Engagement

A few years ago, we sold our house and moved into a new one that we had built. The old house happened to be the one in which I had grown up. The process of disconnecting from that house got me back in touch with a lot of tasks that had become muscle memory. For example, mowing the lawn.

I had mowed that lawn roughly every week since middle school. By the time I was mowing it for what I realized was the last time, I could have done so blindfolded. I knew where every obstacle was and knew every contour in the ground. I had long since stopped paying attention to the task. There were many other things that I realized had become the same for me.

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Making a Change

Most of my January has been a process that culminated in today’s announcement that I will be moving on from Zekiah and joining the team at Spatial Networks, where I will be taking on the role of Vice President of Engineering and Technology.

I’ve been at Zekiah for fifteen years and have had the pleasure to do groundbreaking and meaningful work for a variety of federal customers. During that time, I’ve worked with a lot of incredibly talented people and the current team is no exception. The company and its customers are in great hands and the geospatial team, led by Eric Mahaffey, is poised to do great things. A little inside baseball: There’s never been an instance where the partners at Zekiah didn’t completely agree on a course of action. It’s been a great experience to have such trust in your colleagues, and they have been completely supportive of my decision. I’ve learned a hell of a lot about business while getting to do a lot of great work. I leave with no complaints.

I am looking forward to joining another incredible team at Spatial Networks. After 23 years as a federal/defense contractor, I am excited about the change of focus to a commercial setting. I’ll be working remotely, with periodic trips to St. Petersburg, Florida. The team at Spatial Networks is highly motivated with a strong sense of purpose and I expect we’re going to have a lot of fun while building great tools.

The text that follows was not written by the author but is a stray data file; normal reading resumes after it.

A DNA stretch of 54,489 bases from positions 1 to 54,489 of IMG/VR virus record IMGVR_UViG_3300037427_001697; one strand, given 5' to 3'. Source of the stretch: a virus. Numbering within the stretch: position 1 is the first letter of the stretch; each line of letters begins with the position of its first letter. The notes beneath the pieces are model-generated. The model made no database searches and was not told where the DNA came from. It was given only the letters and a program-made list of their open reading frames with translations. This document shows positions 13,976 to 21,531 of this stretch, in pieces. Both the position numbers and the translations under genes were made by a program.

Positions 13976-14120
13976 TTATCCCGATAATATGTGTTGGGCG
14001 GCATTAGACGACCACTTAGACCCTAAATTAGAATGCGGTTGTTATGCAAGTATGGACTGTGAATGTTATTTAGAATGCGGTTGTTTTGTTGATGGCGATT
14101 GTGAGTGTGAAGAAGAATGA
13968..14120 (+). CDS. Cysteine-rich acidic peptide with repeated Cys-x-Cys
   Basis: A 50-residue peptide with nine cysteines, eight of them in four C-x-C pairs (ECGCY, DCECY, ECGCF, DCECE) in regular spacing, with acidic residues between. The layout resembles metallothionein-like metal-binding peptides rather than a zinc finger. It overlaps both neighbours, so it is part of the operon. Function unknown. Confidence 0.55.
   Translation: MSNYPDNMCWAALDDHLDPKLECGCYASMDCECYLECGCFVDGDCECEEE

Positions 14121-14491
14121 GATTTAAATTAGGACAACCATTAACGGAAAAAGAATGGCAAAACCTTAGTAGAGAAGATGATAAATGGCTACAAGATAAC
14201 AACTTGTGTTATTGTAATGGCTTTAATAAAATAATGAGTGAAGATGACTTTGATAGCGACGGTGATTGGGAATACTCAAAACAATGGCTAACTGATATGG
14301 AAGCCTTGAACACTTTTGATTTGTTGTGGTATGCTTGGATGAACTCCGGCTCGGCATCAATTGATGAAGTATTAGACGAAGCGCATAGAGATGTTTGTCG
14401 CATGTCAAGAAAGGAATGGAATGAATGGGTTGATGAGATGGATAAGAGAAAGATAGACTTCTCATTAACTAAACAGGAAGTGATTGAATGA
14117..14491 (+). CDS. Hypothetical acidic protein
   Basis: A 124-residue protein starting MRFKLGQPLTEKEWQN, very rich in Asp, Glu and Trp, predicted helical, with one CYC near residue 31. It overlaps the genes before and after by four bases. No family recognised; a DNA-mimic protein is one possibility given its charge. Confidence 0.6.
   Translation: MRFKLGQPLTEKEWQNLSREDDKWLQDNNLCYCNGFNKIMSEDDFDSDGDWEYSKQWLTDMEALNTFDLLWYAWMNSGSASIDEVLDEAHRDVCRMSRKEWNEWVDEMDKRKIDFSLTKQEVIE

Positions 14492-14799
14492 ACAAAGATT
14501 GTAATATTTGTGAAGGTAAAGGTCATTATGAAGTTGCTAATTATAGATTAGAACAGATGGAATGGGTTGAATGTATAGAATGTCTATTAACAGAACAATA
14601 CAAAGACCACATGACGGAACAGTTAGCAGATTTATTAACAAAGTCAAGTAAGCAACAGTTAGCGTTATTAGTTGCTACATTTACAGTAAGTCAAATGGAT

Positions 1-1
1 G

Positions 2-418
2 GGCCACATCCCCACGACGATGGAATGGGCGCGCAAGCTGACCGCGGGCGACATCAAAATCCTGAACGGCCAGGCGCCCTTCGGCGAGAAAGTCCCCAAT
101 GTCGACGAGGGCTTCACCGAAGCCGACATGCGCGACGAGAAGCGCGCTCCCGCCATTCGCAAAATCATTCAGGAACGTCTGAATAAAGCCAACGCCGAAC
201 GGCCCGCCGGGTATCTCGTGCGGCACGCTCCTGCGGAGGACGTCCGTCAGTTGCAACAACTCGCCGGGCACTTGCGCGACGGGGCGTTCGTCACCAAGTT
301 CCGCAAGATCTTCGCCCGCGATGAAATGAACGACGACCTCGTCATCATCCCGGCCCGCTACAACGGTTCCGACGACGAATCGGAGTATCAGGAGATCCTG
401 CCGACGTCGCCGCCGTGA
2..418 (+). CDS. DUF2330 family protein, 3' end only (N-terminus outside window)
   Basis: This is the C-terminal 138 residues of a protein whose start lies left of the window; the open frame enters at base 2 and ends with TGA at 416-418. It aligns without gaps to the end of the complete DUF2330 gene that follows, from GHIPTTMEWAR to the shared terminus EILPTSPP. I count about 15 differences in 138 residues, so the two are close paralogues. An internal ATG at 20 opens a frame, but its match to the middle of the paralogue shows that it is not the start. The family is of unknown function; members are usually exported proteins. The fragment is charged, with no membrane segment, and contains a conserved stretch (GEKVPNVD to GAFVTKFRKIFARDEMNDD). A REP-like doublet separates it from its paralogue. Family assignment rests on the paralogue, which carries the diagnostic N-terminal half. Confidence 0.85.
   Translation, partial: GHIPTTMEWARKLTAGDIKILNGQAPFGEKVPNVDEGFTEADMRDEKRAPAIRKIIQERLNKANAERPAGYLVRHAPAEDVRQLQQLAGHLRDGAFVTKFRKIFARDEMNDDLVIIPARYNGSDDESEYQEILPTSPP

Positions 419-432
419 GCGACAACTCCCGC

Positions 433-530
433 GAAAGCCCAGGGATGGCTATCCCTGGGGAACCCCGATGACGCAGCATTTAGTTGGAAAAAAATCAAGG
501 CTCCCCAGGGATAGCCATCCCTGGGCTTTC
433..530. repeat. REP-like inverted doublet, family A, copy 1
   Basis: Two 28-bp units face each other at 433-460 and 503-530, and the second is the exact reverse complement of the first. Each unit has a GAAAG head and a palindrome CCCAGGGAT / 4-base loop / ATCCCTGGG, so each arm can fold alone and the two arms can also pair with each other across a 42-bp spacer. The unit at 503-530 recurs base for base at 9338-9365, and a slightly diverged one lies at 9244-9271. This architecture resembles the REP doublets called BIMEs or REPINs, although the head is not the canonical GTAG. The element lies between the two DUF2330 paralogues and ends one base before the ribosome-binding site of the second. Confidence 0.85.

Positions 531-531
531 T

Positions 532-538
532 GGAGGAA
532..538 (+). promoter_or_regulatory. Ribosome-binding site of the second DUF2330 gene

Directions

The 10-year anniversary of this blog is rapidly approaching and it is not lost on me that it has been laying rather fallow of late. I know others with long-running geospatial blogs have experienced similar situations at around the decade mark, and that only seems natural. If you are living your life well, the motivations and interests that prompt you to start an online presence such as this evolve over the course of a decade.

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When I started this blog, it was simply to create the kind of resource that I had been looking for: code-heavy posts that showed how to accomplish tasks I was working. I did that in the hope that others would find it useful, but also to serve as my own personal archive. Now, such resources are abundant as companies and projects recognize the need to engage via blogs and social media.

Of course, all such outlets now seem to be some sort of “official” arm of a company or organization or project. It seems to be increasingly difficult to find a “sole-proprietorship” blog that’s being kept current. It’s not for me to say whether that is positive or negative. I speak from experience when I say it is difficult to maintain such a venture over time, and I certainly see where being part of a content team has advantages.

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A Week in the Life of a Geotech Omnivore